Issue 225 of SOCIALIST REVIEW Published December 1998 Copyright © Socialist ReviewAsylum seekers
Last month saw a spate of ugly newspaper attacks on Kosovan refugees who are trying to find asylum in this country. The London Evening Standard blazed a trail with scare stories about a 'crime wave' sweeping London which, it claimed, is caused by a huge Kosovan influx. The only evidence of this, however, seems to have been an increase in pickpockets near Buckingham Palace over the summer months - hardly conclusive proof.
In Barking the local paper splashed the headline 'Close To The Limit' across its front page, along with a story of how Kosovans were draining local resources. But how great is this influx?
In the first half of this year less than 1,000 Kosovans per month claimed asylum in Britain. They form about one quarter of all those seeking asylum here. However, of all those who have applied for asylum status only about 35 percent have actually been given leave to stay. This is less than 17,000 people, by no means an overwhelming number.
Most of the Kosovan refugees have been shunted out of areas like Westminster to specific boroughs on the outskirts of London, notably Brent and Barking and Dagenham. They have been put in accommodation that is near impossible to rent because of bad facilities, so it can seem like a large concentration in some places.
This plight is made worse by the lack of resources - Kosovans have to queue up daily for food vouchers that they can take to supermarkets. These vouchers amount to less than welfare benefits and they receive no other allowance. It is also illegal for them to seek employment. Those staying in hostel accommodation are not allowed to remain inside during the day, so there are Kosovans wandering the streets with absolutely nothing to do.
Most of the asylum seekers are young men who are trying to escape death in the army in Serbia. Families are also attempting to send young girls on their own. It costs between £1,500 and £2,000 to secure a place on a lorry out of the war zone. But it is ordinary people, not the rich, who are forced to undertake this journey.
It takes many days travelling in darkness, often with no food or sanitation. When they arrive they are dumped at service stations and have no opportunity to claim asylum status as they enter Britain. This means they are not eligible for benefits and they have to rely on charitable contributions from local people. According to one refugee organisation in Barking there has been a good response from local people donating clothes.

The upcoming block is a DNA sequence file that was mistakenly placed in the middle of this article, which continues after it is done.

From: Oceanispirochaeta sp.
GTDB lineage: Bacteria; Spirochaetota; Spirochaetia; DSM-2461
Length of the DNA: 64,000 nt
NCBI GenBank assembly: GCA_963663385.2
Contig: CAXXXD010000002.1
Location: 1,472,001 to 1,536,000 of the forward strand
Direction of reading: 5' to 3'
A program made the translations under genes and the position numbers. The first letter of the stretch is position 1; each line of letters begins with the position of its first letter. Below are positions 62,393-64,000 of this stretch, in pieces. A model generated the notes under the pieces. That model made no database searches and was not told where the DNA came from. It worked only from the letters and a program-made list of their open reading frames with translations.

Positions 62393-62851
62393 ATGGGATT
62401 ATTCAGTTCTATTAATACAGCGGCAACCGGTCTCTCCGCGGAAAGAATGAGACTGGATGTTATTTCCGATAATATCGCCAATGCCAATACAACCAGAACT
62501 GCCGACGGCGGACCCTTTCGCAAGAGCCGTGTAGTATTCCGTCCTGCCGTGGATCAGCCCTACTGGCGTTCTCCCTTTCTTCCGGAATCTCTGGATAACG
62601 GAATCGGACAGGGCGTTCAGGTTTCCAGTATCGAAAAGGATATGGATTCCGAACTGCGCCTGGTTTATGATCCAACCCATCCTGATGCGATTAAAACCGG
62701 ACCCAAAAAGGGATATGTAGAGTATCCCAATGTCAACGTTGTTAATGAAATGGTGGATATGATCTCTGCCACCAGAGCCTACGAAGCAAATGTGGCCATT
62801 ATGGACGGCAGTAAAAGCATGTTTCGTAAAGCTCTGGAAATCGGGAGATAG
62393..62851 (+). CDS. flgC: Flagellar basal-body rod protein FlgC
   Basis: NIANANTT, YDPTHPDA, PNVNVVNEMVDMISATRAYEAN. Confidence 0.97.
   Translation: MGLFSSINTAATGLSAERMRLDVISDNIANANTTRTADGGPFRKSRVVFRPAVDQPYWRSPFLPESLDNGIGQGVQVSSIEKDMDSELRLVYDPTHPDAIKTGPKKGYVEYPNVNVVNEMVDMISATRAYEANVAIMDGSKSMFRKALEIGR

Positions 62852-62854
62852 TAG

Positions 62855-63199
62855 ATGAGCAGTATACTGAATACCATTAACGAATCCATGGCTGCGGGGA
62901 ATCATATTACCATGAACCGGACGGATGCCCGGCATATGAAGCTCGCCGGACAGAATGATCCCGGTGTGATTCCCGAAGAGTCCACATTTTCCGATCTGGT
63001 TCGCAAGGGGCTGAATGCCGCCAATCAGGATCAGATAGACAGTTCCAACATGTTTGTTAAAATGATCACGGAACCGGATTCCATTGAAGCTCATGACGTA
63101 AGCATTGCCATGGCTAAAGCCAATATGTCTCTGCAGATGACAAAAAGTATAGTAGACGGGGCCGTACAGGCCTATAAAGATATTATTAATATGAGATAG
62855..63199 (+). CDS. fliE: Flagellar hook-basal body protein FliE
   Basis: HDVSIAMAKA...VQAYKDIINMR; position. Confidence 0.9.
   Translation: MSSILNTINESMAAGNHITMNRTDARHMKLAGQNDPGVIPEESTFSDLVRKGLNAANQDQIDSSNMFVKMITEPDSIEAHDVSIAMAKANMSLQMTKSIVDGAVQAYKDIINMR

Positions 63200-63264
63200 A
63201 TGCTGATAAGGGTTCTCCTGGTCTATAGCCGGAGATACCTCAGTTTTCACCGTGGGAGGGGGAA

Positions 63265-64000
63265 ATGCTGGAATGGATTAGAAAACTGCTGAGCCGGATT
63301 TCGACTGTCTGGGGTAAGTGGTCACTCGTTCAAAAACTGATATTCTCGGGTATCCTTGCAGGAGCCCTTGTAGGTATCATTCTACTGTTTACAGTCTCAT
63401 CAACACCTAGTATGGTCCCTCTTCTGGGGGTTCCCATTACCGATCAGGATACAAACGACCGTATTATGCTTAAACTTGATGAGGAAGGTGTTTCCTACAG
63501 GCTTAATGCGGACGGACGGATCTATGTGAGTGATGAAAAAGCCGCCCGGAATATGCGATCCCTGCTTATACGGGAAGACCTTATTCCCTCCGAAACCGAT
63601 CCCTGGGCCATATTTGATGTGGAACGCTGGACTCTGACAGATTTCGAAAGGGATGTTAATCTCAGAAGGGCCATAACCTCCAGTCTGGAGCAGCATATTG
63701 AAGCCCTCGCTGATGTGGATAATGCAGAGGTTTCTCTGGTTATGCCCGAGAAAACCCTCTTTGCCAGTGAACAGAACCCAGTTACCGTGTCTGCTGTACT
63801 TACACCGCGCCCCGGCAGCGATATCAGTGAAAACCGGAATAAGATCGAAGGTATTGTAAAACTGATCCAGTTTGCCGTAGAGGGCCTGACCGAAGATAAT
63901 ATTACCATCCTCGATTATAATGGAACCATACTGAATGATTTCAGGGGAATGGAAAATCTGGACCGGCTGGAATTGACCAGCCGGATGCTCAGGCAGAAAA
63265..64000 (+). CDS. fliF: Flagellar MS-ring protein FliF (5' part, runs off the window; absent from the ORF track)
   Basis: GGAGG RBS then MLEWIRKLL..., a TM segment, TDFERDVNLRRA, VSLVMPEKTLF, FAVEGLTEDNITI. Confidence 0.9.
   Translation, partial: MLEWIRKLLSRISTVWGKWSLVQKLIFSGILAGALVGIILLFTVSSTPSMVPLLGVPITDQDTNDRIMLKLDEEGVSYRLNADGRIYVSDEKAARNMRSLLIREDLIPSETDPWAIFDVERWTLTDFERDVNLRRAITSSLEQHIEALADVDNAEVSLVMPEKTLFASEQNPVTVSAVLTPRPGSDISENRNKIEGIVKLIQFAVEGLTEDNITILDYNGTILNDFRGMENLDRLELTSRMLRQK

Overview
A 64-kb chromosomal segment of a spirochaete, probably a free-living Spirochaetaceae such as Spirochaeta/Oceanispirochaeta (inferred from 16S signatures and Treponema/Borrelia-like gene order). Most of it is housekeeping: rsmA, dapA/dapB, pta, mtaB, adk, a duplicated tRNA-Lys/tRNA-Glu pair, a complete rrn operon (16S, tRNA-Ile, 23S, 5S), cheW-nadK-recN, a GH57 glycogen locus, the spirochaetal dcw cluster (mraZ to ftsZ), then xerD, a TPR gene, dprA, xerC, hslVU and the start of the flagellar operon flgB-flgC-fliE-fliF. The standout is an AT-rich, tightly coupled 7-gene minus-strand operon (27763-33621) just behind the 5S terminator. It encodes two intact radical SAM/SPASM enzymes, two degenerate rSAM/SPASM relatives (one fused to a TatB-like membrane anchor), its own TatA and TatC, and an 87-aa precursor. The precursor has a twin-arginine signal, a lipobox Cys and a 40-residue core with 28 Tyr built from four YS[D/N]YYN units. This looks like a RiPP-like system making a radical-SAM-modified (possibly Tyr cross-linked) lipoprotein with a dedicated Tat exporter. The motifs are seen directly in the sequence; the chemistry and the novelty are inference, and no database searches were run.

The Kosovan refugees are not a massive drain on resources. The annual cost of asylum seekers in the London Borough of Barking and Dagenham is £300,000, a tiny slice of the coun cil's budget. It is convenient for the council to try and scapegoat one of the most needy groups in its area. There is definitely a lack of resources in local funding, but that has nothing to do with refugees. The fact that more people are now in need of housing, healthcare and educational facilities only highlights the need for adequate funding for all people.
Jack Straw's policy for accommodating Kosovan refugees does not even acknowledge these problems. His white paper plans to split up the Kosovan groups and disperse them throughout the country, thereby spreading the cost of their support. But this will only serve to isolate them more, dividing up friends and families, and will make coordinating care nearly impossible. Straw has also announced that 91 wounded children and their families in Kosovo will not be allowed into this country because they cannot pay for their care.
The response of New Labour to the bloodshed in Kosovo was to threaten more violence. It is quite happy to pour money into armaments that, if used, would only compound the problems in the area. But it is not concerned enough about the people fleeing the war to offer them the support they need.